More than 600 million users installed Android 'fleeceware' apps from the Play Store

A new set of 25 Android apps caught illegally charging users at the end of a trial period.

'Fleeceware' apps charge you despite having deleted them from the phone More than 600 million users installed Android 'fleeceware' apps from the Play Store.

Security researchers from Sophos say they've discovered a new set of "fleeceware" apps that appear to have been downloaded and installed by more than 600 million Android users.

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The term fleeceware is a recent addition to the cyber-security jargon. It was coined by UK cyber-security firm Sophos last September following an investigation that discovered a new type of financial fraud on the official Google Play Store.

It refers to apps that abuse the ability for Android apps to run trial periods before a payment is charged to the user's account.

By default, all users who sign up for an Android app trial period, have to cancel the trial period manually to avoid being charged. However, most users just uninstall an app when they don't like it.

The vast majority of app developers interpret this action -- a user uninstalling their app -- as a trial period cancelation and don't follow through with a charge.

But last year, Sophos discovered that some Android app developers didn't cancel an app's trial period once the app is uninstalled and they don't receive a specific request from the user.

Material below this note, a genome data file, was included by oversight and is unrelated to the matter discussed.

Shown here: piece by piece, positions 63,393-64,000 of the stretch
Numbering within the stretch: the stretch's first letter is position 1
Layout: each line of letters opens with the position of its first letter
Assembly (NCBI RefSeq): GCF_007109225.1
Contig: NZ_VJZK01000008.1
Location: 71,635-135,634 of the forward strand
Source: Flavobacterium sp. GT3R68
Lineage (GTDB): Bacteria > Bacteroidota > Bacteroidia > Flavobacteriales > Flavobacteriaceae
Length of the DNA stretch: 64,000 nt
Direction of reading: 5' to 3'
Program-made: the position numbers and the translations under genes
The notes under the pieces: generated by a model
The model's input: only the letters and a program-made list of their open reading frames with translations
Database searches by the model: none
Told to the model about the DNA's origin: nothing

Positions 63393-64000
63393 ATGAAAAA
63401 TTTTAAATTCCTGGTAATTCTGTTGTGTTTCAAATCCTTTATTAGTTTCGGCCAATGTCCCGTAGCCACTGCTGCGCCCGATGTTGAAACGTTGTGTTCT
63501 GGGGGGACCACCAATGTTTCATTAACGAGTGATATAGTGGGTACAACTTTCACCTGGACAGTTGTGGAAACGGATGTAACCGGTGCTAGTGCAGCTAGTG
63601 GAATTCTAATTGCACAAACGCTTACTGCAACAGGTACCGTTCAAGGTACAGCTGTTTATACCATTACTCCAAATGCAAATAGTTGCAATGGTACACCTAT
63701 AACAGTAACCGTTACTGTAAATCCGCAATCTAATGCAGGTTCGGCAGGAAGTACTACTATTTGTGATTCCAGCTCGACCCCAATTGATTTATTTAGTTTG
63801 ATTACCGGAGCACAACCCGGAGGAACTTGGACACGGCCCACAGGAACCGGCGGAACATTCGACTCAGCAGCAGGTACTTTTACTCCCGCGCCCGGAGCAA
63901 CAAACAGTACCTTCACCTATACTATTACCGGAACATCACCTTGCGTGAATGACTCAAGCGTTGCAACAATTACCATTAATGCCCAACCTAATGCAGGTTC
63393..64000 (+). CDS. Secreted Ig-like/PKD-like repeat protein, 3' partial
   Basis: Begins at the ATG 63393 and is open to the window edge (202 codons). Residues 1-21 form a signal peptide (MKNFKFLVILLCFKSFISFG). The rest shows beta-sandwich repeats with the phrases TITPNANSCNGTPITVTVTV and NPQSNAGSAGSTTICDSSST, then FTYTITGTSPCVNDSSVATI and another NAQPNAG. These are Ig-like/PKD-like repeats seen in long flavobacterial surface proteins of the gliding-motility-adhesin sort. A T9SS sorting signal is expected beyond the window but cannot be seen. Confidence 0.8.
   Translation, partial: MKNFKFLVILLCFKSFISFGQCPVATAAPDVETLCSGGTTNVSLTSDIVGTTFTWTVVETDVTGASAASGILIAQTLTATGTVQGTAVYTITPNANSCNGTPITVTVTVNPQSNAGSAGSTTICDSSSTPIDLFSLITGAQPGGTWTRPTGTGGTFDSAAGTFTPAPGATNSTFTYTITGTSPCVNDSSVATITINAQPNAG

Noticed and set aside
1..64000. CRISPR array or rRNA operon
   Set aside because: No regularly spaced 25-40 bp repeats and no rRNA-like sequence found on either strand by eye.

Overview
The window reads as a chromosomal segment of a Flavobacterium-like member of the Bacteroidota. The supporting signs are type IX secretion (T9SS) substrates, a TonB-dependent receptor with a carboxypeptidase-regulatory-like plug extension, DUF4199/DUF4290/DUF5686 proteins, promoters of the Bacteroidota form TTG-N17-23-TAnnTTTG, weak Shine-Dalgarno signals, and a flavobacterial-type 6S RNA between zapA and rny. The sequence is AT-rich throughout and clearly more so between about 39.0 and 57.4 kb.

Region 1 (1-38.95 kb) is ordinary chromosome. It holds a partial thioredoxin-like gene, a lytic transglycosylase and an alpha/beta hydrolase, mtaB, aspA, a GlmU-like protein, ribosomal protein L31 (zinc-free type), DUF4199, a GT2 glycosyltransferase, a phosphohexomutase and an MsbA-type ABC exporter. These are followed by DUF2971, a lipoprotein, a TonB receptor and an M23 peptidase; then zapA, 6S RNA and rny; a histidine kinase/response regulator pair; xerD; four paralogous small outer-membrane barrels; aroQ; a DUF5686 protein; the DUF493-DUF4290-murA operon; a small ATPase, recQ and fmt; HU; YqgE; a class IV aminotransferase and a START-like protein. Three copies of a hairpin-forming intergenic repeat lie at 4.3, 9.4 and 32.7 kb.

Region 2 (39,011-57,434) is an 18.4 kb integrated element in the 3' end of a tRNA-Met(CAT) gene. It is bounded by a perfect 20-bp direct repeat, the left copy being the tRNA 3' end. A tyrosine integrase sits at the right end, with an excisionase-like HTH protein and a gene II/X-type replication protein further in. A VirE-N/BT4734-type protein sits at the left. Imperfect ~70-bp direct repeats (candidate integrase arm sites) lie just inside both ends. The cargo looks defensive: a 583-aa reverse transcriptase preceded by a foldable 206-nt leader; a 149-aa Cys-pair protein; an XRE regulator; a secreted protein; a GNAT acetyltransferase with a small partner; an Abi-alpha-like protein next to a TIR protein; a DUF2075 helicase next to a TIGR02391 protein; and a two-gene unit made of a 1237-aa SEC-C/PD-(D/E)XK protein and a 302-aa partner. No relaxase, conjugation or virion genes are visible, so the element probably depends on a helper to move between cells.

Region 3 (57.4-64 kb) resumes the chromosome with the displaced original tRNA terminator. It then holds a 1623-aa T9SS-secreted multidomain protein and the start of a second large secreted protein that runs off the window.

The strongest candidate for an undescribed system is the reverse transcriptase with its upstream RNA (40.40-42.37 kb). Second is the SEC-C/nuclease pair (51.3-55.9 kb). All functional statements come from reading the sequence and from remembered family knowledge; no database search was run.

Sophos said it initially discovered 24 Android apps that were charging obscene fees (between $100 and $240 per year) for the most basic and simplistic apps, such as QR/barcode readers and calculators.

Sophos researchers called these apps "fleeceware."

In a new report published yesterday, Sophos said it discovered another set of Android "fleeceware" apps that have continued to abuse the app trial mechanism to impose charges to users after they uninstalled an app.

These apps were installed by more than 600 million users. The number seems high, but Sophos mobile malware analyst Jagadeesh Chandraiah said he suspects the apps might have used third-party pay-per-install services to boost install counts and then bought fake five-star reviews to boost their ranking on the Play Store and attract a large number of users.

It's very likely that not all users who installed these apps signed up for a trial period, but those who did might want to check their Play Store payment history for any charges coming from past, now-uninstalled apps.

The table below contains the names and other indicators for the 25 Android apps which Sophos says are engaging in fleeceware behavior. One of the apps -- the GO Keyboard Lite keyboard app -- has a history of shady behavior. Back in 2017, this app was caught sending back the text users were typing on their devices to servers in China.

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Image: Sophos